3. Decision Notices: The EDMC panel will determine whether to issue a decision notice once it has considered all of the material that has been placed before it, including any written and oral representations. If the EDMC decides to issue a decision notice, the recipient of the decision notice may refer the EDMC's decision to the Upper Tribunal (Tax and Chancery Chamber). The subsequent proceedings of the Upper Tribunal will not be a matter of the EDMC panel.

If the EDMC panel decides against issuing a decision notice, the relevant parties will be notified. Where appropriate, the BoE will issue a notice of discontinuance of action to the person to whom the warning notice was given.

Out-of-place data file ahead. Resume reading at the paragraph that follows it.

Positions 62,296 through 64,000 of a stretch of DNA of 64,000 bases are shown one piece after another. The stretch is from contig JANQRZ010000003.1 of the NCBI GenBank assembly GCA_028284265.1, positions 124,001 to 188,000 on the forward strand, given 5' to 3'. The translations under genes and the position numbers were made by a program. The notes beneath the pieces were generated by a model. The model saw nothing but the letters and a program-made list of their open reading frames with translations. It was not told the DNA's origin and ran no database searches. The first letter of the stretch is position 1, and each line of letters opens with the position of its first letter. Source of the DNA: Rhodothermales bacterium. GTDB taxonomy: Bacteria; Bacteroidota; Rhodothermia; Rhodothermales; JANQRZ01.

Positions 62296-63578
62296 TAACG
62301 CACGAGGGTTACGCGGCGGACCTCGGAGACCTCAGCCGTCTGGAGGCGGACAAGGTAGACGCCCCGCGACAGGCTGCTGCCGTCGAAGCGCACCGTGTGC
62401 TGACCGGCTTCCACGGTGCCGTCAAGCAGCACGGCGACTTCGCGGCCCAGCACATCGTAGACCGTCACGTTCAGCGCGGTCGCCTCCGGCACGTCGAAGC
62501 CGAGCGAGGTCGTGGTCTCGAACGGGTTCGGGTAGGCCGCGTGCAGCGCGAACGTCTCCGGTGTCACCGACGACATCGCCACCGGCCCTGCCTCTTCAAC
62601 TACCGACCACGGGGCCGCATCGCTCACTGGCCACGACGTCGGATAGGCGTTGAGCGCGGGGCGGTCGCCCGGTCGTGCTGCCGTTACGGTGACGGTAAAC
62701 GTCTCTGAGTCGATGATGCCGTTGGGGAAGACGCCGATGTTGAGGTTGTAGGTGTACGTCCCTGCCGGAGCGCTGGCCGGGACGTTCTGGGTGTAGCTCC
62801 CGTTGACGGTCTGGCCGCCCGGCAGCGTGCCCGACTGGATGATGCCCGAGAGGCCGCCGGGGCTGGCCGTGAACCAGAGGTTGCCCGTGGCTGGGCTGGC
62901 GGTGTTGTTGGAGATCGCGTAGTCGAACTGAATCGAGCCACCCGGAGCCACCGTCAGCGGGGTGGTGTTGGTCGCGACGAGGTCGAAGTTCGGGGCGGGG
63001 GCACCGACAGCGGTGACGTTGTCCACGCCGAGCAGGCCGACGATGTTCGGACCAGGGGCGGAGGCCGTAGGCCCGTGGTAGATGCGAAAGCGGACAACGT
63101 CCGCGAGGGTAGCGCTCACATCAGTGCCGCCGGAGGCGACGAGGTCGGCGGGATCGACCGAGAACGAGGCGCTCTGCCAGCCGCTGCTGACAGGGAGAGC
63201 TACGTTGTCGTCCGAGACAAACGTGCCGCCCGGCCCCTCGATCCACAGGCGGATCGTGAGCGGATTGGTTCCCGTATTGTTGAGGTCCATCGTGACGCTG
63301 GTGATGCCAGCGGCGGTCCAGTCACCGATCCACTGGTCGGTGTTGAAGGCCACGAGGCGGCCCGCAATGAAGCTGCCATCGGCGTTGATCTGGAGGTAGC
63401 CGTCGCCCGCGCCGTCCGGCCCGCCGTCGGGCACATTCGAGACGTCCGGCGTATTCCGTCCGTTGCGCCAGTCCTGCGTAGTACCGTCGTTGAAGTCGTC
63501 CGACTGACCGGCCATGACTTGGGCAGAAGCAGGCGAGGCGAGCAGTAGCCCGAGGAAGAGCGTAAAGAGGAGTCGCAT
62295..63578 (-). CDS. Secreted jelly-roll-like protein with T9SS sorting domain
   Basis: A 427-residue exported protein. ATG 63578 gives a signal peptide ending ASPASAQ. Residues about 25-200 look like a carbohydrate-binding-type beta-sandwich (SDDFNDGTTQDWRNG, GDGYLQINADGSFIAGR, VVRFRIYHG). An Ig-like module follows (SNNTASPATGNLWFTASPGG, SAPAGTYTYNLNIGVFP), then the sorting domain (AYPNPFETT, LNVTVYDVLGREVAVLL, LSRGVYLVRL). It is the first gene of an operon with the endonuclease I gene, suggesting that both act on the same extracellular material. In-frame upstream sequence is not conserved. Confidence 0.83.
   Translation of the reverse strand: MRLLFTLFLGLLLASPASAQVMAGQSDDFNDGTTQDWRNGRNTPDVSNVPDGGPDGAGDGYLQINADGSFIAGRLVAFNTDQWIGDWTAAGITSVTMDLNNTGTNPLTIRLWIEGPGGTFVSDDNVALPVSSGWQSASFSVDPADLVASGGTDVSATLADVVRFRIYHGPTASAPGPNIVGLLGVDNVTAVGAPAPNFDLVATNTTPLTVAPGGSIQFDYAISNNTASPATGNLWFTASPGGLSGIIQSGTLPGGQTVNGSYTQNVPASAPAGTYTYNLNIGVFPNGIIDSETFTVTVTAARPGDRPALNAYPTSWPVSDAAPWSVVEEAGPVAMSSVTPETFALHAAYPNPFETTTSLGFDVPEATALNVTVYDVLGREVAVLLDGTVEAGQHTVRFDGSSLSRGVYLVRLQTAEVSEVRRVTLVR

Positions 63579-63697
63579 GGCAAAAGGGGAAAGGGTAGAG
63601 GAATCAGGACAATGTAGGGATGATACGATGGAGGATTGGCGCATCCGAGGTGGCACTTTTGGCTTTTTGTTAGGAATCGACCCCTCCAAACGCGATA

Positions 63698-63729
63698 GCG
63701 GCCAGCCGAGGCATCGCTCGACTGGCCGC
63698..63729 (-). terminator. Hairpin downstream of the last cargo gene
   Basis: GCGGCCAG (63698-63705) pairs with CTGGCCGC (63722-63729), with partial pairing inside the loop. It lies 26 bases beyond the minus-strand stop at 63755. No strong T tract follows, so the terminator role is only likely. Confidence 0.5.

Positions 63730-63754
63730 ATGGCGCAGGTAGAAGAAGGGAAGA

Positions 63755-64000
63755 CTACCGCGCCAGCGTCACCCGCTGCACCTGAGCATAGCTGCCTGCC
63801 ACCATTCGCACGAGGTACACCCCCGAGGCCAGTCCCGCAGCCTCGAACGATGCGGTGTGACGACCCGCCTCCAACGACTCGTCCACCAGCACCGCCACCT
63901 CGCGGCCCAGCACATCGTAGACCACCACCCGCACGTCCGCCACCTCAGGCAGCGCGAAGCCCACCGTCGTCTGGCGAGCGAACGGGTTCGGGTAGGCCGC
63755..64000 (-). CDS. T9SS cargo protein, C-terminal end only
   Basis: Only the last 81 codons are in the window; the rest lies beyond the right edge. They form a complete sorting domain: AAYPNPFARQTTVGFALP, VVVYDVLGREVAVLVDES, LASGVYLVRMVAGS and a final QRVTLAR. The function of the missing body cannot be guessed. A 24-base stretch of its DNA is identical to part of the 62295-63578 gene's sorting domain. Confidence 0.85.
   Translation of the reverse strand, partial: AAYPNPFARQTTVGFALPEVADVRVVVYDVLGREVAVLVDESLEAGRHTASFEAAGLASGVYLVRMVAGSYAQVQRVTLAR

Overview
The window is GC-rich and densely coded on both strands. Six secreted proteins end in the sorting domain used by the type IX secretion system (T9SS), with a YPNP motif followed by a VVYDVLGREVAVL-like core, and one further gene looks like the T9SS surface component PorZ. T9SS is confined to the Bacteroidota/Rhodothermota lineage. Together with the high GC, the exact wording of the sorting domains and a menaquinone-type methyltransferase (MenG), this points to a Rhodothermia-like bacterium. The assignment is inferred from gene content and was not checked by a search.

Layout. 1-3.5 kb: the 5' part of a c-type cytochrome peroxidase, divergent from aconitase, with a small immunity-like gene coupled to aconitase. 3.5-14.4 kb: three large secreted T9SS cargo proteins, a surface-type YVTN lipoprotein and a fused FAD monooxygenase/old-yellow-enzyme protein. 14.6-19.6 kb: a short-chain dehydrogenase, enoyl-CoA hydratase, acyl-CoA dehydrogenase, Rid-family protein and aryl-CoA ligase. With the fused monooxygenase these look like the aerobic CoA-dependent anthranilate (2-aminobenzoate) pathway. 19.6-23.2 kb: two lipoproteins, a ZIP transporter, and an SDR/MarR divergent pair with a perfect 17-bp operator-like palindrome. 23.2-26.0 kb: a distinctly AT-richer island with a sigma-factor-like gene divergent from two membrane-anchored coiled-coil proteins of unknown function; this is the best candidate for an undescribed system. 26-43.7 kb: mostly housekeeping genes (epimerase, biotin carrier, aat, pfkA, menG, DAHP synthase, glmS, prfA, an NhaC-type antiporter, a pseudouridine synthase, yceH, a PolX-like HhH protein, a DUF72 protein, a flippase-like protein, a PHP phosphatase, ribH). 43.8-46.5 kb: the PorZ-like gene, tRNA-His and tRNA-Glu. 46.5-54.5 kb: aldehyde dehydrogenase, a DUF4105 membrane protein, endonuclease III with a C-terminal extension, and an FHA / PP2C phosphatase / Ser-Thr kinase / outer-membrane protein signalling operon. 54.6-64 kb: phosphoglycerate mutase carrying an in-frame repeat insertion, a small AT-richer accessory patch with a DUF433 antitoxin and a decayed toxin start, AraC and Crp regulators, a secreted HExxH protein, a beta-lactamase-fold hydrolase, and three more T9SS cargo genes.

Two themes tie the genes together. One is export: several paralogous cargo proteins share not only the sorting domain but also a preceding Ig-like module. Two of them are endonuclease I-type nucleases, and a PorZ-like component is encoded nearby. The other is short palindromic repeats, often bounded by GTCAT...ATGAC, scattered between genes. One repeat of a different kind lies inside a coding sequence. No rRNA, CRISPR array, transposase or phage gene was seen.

A New Enforcement Regulator?

The EDMC offers the BoE a more efficient and objectively fairer decision-making body for contested enforcement cases. Its remit goes beyond prudential regulation and extends to all of the areas in which the BoE has enforcement powers. Moreover, the caliber of the EDMC's initial members suggests that the BoE is serious about the EDMC's reputation and long-term success.

All of the above factors suggest that the PRA is moving away from its traditional "early intervention" approach to supervision and toward the ex-post enforcement action model traditionally preferred by the FCA. Indeed, the EDMC is modelled on the FCA's RDC.

Arguably, the EDMC simply provides a more efficient forum to deal with the greater volume of contested enforcement cases anticipated under the Senior Managers Regime ("SMR"), which focuses on individual accountability. Individuals, unlike firms, are more likely to contest enforcement action in an attempt to clear their names.